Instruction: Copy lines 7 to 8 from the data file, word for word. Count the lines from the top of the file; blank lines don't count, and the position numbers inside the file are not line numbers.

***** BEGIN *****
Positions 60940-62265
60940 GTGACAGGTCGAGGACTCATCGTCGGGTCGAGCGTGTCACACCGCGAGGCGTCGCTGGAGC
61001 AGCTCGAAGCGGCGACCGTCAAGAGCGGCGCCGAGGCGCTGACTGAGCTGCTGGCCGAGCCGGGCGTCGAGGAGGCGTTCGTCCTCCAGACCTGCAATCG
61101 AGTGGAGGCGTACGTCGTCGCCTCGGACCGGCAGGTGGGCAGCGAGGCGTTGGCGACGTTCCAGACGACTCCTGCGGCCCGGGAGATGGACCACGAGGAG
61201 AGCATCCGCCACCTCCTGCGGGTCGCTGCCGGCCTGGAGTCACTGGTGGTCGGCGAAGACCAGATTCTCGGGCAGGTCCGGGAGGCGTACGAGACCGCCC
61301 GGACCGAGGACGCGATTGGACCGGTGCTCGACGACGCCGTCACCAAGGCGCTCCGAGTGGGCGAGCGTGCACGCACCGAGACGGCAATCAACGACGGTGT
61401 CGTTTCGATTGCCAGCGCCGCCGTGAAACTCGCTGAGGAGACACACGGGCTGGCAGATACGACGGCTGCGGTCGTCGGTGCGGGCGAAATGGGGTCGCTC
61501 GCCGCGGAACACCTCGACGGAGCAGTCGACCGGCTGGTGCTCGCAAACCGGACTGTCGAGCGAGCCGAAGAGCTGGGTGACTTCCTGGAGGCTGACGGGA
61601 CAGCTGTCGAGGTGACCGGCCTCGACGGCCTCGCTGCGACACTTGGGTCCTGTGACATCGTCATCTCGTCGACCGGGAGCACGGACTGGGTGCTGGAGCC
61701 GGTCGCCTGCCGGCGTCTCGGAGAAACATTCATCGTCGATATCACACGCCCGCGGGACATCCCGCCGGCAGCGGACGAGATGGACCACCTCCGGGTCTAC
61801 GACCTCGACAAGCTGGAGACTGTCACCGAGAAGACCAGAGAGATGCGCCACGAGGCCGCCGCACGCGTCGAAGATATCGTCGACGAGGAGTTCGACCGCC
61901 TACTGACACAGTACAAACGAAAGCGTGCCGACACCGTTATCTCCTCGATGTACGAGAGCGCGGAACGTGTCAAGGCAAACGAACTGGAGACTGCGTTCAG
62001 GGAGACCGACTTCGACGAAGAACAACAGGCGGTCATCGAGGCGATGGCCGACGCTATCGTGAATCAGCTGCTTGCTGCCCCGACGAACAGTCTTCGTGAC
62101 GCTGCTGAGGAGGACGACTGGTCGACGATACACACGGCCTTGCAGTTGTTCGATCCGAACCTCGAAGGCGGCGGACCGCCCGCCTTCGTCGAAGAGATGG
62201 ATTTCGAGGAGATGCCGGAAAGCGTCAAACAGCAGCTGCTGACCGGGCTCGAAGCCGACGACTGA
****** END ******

61401 CGTTTCGATTGCCAGCGCCGCCGTGAAACTCGCTGAGGAGACACACGGGCTGGCAGATACGACGGCTGCGGTCGTCGGTGCGGGCGAAATGGGGTCGCTC
61501 GCCGCGGAACACCTCGACGGAGCAGTCGACCGGCTGGTGCTCGCAAACCGGACTGTCGAGCGAGCCGAAGAGCTGGGTGACTTCCTGGAGGCTGACGGGA